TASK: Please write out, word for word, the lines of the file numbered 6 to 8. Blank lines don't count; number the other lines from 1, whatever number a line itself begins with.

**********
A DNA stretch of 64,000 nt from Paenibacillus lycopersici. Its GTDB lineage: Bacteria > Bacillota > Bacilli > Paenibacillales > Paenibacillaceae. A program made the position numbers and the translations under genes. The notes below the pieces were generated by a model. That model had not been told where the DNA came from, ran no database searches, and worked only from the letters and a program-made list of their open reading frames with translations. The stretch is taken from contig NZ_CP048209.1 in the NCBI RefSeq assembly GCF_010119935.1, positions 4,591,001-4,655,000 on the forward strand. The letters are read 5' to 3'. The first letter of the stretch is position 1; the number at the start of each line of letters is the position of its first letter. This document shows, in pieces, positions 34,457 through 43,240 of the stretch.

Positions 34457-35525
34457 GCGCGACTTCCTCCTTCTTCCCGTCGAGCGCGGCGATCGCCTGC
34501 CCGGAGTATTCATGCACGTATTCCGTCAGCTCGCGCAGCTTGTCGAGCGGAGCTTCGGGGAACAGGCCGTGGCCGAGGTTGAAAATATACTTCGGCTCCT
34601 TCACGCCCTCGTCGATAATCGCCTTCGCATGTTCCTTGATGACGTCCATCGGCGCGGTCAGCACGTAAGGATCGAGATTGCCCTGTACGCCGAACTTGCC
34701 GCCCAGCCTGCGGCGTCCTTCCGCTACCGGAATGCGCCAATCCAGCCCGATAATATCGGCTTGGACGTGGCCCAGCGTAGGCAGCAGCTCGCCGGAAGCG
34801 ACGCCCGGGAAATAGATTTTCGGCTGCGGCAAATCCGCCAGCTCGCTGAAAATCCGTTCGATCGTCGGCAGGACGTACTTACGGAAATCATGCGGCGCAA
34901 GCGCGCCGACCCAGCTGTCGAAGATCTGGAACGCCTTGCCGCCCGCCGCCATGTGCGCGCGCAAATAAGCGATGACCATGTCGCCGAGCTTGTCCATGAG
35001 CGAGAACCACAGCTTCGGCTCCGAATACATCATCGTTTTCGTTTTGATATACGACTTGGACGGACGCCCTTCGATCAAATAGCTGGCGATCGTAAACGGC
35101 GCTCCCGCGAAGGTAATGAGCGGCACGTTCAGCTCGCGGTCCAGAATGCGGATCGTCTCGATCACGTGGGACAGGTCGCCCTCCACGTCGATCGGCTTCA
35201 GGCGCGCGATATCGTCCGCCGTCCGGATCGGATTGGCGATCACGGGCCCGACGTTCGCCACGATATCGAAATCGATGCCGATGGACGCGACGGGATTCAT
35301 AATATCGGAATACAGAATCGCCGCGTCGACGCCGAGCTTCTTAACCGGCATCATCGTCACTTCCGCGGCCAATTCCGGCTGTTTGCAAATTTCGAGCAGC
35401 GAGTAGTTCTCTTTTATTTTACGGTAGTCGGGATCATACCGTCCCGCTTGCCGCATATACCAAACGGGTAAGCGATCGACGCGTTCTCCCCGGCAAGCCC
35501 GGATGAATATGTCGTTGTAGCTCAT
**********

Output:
34701 GCCCAGCCTGCGGCGTCCTTCCGCTACCGGAATGCGCCAATCCAGCCCGATAATATCGGCTTGGACGTGGCCCAGCGTAGGCAGCAGCTCGCCGGAAGCG
34801 ACGCCCGGGAAATAGATTTTCGGCTGCGGCAAATCCGCCAGCTCGCTGAAAATCCGTTCGATCGTCGGCAGGACGTACTTACGGAAATCATGCGGCGCAA
34901 GCGCGCCGACCCAGCTGTCGAAGATCTGGAACGCCTTGCCGCCCGCCGCCATGTGCGCGCGCAAATAAGCGATGACCATGTCGCCGAGCTTGTCCATGAG